Rainbow Drive-In Celebrates 60 Years of Dishing Out ʻOno Hawaiʻi Plate Lunches
After six decades, Rainbow Drive-In continues to dish out delectable plates of local cuisine for a price that's hard to beat.
Sixty years. Three generations of owners. Countless happy customers.
Rainbow Drive-In, opened in 1961, has been the place to go for local comfort foods and affordable plate lunches on Oʻahu—and on Oct. 2, 2021, the iconic drive-in will be hitting the 60-year mark.
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So how has this local eatery grown from a humble Kapahulu-based takeout joint to the visitor and kamaʻāina favorite—with five locations across Oʻahu?
“I can’t put my finger on one thing exactly,” says Rainbow Drive-In owner Chris Iwamura, the grandson of Seiju Ifuku, who started the business. “We’ve always tried to take care of the community and our employees as much as possible. We’ve always wanted to be a family business, so I think that perpetuates through everything we do. And we’ve always stuck to our formula and just are grateful and thankful for everything that comes our way.”
Also, the food at Rainbow Drive-In is seriously ʻono (delicious). With a menu that has only made a few additions since its inception—a loco moco plate and shoyu chicken being the notable newcomers—Rainbow Drive-In’s cuisine dutifully stays true to its roots. Any of the drive-in’s plate lunches, whether it’s the barbecue pork plate with chili on the side or the iconic Mix Plate—with barbecue beef, boneless chicken and mahimahi—is seriously broke da mouth. (Meaning really, really good.)
And the fact that the menu has barely changed is something that makes Rainbow Drive-In so iconic.
“Generationally, you can talk about the same plate and everyone knows what you’re talking about,” says Iwamura, who moved back to Hawaiʻi in 2015—after spending time as a computer engineer in the Bay area—and began working in the restaurant in preparation to take it over. “Some things have to change because of our increase in scale or the closings of suppliers, like Love’s [Bakery], but for the most part the recipes have stayed the same.”
But it’s not like Rainbow Drive-In hasn’t changed at all. Sometimes change is necessary.
“My dad would tell me in the ’70s we were serving 200 plates a day, and that isn’t what it is like today,” says Iwamura. “Now we can do up to 1,000 plates a day just at the Kapahulu location.”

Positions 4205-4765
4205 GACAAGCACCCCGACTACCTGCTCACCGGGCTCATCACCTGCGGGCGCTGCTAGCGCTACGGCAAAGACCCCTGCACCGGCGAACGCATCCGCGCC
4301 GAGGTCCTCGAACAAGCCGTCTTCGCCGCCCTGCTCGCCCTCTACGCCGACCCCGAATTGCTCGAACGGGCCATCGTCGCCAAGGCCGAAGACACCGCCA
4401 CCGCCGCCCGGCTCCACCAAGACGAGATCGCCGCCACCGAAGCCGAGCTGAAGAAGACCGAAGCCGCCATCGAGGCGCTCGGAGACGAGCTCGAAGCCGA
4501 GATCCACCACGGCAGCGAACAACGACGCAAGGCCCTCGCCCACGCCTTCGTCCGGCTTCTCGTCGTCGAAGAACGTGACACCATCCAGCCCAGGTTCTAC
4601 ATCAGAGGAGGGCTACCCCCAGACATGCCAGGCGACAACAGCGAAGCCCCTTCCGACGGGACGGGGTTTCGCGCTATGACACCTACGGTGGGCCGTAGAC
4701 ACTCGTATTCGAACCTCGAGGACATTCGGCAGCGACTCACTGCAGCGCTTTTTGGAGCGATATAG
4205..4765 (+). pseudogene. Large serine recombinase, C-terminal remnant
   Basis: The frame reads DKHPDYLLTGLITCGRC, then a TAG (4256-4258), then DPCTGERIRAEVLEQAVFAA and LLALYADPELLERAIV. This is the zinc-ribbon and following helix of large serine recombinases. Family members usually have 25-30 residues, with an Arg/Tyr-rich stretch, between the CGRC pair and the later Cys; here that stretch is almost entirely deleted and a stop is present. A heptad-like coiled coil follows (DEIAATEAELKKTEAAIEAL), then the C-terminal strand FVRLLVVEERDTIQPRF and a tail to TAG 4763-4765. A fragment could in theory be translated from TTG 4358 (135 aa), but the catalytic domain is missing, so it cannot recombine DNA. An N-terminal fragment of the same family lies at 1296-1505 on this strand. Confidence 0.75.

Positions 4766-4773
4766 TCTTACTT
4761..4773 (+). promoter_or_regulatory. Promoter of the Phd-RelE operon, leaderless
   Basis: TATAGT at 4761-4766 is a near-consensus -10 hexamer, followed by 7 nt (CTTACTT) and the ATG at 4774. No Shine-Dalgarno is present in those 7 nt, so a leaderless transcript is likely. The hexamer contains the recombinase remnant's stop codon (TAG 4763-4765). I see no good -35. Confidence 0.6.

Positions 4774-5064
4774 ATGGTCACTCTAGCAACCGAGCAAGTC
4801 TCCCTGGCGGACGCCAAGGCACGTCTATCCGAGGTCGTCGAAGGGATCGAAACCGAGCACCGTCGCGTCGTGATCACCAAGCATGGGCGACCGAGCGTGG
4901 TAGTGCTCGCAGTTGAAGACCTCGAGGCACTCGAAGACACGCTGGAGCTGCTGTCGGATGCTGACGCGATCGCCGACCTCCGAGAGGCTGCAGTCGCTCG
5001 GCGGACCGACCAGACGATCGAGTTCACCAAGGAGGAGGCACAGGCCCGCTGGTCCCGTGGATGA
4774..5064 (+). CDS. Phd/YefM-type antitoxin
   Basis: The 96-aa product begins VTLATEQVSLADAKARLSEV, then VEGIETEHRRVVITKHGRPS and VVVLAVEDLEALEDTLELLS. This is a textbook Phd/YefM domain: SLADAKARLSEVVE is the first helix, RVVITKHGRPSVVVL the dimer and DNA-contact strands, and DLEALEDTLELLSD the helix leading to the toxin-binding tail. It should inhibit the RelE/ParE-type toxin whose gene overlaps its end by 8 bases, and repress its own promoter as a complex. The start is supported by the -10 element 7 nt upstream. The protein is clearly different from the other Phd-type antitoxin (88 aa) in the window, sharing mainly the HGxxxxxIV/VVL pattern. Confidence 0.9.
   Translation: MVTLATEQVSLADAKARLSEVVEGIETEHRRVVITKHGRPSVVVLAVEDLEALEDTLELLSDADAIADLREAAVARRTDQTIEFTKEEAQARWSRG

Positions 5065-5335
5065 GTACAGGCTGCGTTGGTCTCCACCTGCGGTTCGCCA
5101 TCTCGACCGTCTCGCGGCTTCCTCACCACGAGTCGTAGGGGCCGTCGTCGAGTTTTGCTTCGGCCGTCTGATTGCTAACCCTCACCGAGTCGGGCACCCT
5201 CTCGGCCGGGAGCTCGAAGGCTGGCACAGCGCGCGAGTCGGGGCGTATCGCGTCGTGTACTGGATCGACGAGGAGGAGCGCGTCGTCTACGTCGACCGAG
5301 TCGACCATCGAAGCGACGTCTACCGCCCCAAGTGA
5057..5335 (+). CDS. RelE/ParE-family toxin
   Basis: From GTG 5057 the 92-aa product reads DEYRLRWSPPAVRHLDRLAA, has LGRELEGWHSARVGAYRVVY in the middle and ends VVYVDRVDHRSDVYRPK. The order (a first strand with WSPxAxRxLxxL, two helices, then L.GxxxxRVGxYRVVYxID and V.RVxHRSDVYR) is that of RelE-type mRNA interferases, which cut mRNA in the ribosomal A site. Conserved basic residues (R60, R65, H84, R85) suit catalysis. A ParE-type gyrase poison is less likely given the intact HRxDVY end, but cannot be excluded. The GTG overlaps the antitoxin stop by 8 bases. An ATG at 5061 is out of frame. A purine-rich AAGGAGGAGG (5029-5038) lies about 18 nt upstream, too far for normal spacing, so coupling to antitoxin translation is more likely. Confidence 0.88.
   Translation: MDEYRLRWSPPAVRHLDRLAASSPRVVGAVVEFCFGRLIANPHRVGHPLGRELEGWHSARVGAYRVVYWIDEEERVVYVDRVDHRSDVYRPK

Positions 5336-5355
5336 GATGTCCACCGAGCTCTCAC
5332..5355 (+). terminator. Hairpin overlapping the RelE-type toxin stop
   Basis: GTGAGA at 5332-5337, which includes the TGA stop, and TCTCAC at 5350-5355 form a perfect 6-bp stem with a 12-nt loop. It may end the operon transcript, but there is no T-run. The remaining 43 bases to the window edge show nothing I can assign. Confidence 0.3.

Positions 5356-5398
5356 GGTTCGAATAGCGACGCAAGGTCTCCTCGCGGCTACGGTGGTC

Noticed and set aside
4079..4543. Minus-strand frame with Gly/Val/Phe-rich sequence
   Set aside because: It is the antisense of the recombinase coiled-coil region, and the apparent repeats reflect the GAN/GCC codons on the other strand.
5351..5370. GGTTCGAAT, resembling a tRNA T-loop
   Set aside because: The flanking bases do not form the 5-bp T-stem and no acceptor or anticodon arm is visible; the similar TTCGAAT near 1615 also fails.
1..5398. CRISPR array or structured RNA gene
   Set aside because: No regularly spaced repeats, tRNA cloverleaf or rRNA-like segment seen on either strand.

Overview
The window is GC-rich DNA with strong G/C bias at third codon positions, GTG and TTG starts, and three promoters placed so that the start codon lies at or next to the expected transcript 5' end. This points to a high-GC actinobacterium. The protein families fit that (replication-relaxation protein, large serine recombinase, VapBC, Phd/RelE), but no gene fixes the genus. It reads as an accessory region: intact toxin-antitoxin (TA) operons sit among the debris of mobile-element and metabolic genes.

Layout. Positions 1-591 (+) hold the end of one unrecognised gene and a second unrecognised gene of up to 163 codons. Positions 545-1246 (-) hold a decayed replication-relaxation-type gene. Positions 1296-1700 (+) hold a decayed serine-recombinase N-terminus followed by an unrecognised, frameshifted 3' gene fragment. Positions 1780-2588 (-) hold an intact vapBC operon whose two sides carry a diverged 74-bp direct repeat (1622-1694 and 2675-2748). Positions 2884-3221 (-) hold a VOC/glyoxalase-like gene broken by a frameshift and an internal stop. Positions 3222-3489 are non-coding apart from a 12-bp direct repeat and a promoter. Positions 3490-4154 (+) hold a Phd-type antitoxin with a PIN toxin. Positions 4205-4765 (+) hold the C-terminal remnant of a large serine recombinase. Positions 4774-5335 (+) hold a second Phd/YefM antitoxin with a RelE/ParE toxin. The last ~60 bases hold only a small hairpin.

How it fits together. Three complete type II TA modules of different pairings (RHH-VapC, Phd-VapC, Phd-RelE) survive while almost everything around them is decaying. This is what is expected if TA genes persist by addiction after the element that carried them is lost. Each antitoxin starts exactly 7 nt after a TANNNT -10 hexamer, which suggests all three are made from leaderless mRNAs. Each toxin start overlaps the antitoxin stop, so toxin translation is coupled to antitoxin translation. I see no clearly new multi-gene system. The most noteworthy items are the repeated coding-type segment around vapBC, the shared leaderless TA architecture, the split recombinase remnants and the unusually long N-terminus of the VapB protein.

To keep the service quick—one of the original goals Seiju and Ayako Ifuku had set when opening Rainbow Drive-In, along with serving generous portions for a low cost—minor but vital steps have been made behind-the-scenes to make sure everyone gets their plate on time. “Even small stuff like where we put the rice cooker in our line has been refined to be the most efficient way,” says Iwamura.
While Rainbow Drive-In is best known for its Kapahulu location, there are now four locations—Kalihi, ʻEwa Beach, Pearlridge, Waipahu—on Oʻahu.
“It’s been quite a ride,” says Iwamura, on the topic of expansion. “There was a lot of demand out there and we wanted to test the waters. It’s doing pretty well but there are things we are still working on. It’s a learning experience for us.”
When your business has been running for as long as Rainbow Drive-In, there can be this paralysis when it comes to finding new ways to do business—especially when your customers are as loyal as Rainbow Drive-In’s.
“There are people that come every day and if you change one thing they notice immediately. They bring exact change, so if we increase prices by 5 or 10 cents, it can be a shock to them. But change is a part of being a business—it’s a part of being a human—and for us, it’s balancing what makes us Rainbow’s with the things that are best for the company and our employees,” says Iwamura.
“The community and our employees are really the things that built us, and we want to give as much back to them as possible,” Iwamura adds.
Making good on that statement, Rainbow Drive-In will be doing a special kind of celebration for its 60th birthday.
“We wanted to throw a huge party, but we can’t right now due to COVID, so what we’re doing is this,” Iwamura says. “Each of our locations will be donating $1 per plate sold to local schools because they’ve been hit so hard by the pandemic.”
So with 60 years in the bag, what’s next for Rainbow Drive-In?
“For us, we’re just focused on getting through this,” says Iwamura, “but we’re also looking into expansion past Oʻahu. Past the state. But we want to make sure we get it correct and do it properly, we want to take our time. And most importantly, for me and for the business, is that we don’t want to touch what made us Rainbow’s.”
For more information on locations, hours and the menu, visit rainbowdrivein.com.